Coley (United Kingdom)
4 September - 5 October, 2002
curated by Juliana Engberg for SCAPE Urban Arts Biennial
Like a stage-prop from a silent western Nathan Coley's
Black Maria perches on top of the Physics Room. Its unlikely form
makes a wonderous addition to the Christchurch skyline, a playfully
dark mirror carrying ideas from other places and reflecting the
idiosyncratic histories that make up the cityscape.
Exploring notions of the frontier, the facade and location, The
Black Maria brings a distinctive icon of the Western to the urban
centre of Christchurch. Scottish artist Nathan Coley will present
The Black Maria as a part of the SCAPE Biennial. Coley's saloon
stage-set is located high on the roof of the Physics Room building
and towers over the intersection of Christchurch's High and Tuam
Streets. It offers a vision of the frontier loaded with theatrical
potential. This new addition to the city skyline brings yet another
facade to a streetscape already loaded with architectural fragments
which evoke a nostalgia for another place. The
Black Maria hovers above the pediments of the surrounding buildings.
Stained black, with its supporting scaffolding mechanism clearly
visible, The Black Maria absorbs from its surrounds and offers back
an elegaic and open ended proposition.
Coley's project takes both its title and capacity to rotate in
pursuit of the sun from the first film studio to be built, Thomas
Edison's Black Maria of 1893. In choosing to restage the 'saloon'
Coley draws on the nostaglic silent westerns of the 1930's, where
the romance and drama of a frontier conquered and now the subject
of myth is played out on the screen in flickering black and white.
Inside the Physics Room gallery Coley has constructed a second
structure and further architectural proposition, a prop for his
series of digital prints Places Where Something Has Happened.
Nathan Coley is interested in the way the values of a society are
reflected in its built environment. As the stage upon which our
lives unfold how does the architecture we are surrounded by determine
our sense of what is possible? Throughout his practice Coley has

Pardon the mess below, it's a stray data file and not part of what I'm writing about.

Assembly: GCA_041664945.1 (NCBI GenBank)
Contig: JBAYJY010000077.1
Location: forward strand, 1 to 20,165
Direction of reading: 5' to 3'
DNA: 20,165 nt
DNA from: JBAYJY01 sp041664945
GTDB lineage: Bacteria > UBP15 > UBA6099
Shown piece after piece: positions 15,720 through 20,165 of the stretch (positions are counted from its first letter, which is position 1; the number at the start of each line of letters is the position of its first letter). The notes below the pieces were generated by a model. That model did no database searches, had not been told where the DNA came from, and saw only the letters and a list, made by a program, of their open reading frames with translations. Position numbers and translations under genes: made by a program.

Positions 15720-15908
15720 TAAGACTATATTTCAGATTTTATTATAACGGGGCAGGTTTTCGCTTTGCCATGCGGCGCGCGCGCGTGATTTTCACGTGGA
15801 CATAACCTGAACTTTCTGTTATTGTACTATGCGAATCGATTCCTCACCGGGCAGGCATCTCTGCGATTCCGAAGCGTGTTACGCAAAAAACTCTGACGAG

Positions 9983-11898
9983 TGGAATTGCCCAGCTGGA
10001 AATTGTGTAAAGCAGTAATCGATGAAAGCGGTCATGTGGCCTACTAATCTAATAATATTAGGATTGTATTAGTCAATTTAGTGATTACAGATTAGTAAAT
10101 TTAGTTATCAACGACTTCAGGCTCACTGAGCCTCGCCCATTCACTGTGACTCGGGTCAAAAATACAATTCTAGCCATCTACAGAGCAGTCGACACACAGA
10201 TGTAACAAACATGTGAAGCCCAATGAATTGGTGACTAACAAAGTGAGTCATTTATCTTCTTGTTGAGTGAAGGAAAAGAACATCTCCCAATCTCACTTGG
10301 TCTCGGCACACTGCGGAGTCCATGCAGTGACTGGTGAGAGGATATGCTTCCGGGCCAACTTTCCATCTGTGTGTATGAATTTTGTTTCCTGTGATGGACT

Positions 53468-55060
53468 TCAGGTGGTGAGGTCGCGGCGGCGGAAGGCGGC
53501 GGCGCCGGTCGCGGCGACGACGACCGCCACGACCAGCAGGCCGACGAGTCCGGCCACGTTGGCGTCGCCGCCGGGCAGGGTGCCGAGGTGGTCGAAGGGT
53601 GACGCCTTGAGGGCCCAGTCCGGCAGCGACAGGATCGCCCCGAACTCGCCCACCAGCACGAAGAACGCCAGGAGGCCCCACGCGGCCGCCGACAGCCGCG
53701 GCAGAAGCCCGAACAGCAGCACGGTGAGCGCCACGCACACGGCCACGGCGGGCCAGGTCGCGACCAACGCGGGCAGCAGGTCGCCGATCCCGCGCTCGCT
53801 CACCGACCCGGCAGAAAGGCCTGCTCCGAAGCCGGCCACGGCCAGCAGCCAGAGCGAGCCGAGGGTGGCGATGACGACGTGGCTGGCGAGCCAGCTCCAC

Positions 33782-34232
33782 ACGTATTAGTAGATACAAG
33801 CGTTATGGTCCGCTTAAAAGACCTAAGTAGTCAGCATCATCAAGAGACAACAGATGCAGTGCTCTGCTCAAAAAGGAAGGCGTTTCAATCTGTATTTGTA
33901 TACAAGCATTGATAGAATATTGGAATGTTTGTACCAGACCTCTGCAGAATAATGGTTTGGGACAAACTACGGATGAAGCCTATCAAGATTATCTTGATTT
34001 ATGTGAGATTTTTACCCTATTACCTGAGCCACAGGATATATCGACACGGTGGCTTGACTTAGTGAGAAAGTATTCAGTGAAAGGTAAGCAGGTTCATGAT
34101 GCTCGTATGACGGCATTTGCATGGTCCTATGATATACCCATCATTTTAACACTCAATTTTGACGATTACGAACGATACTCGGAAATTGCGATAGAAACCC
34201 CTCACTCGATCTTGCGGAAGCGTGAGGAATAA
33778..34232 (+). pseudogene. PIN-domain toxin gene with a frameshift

investigated the way that constructed spaces add meaning to our
cultural identity. His work is concerned with revealing the unwritten
codes of convention that surround
physical structures. In a previous project he has hand-made, in
view of a visiting public, perfectly scaled cardboard models of
161 places of worship in central Birmingham, accumulating and eventually
recycling the cardboard. Throughout the month of September the Physics
Room hosted Nathan Coley's Christchurch projects The Black Maria
and Places Where Something Has Happened.
SCAPE - The Art and Industry Biennial 2002
A Christchurch based festival event located in a range
of galleries and public sites, the Art
and Industry Biennial has become one of the premier arts events
in the year's calendar. Set up to provide a meeting ground between
progressive corporations, private and public art institutions, and
contemporary and cutting edge visual artists, the Biennial presents
the work of national and international artists. The Physics Room
played host to a project by Auckland artist
Leigh Martin in 2000, and will this year again present a project
in conjunction with Art and Industry.
Black Maria @ Art
Reviews, Essays & Articles
Climb for visual treat
The Press, 2002 Sept. 18, p. C2
Black Maria, by Nathan Coley.
High noon at art saloon
The Press, 2002 Sept. 11, p. A9
Nathan Coley, Scottish artist, has erected a saloon facade called Black Maria
above The Physics Room on Tuam Street. It is one of 19 site-specific art works...
Art New Zealand, Sum 2002/2003; 105:50-51
Reviews 'PHY.09.02' by Hannah Beehre and Aaron Beehre, and 'Black Maria' by Nathan
THE BLACK MARIA : Nathan Coley
Essay by Kate Montgomery
The Physics Room Annual 2002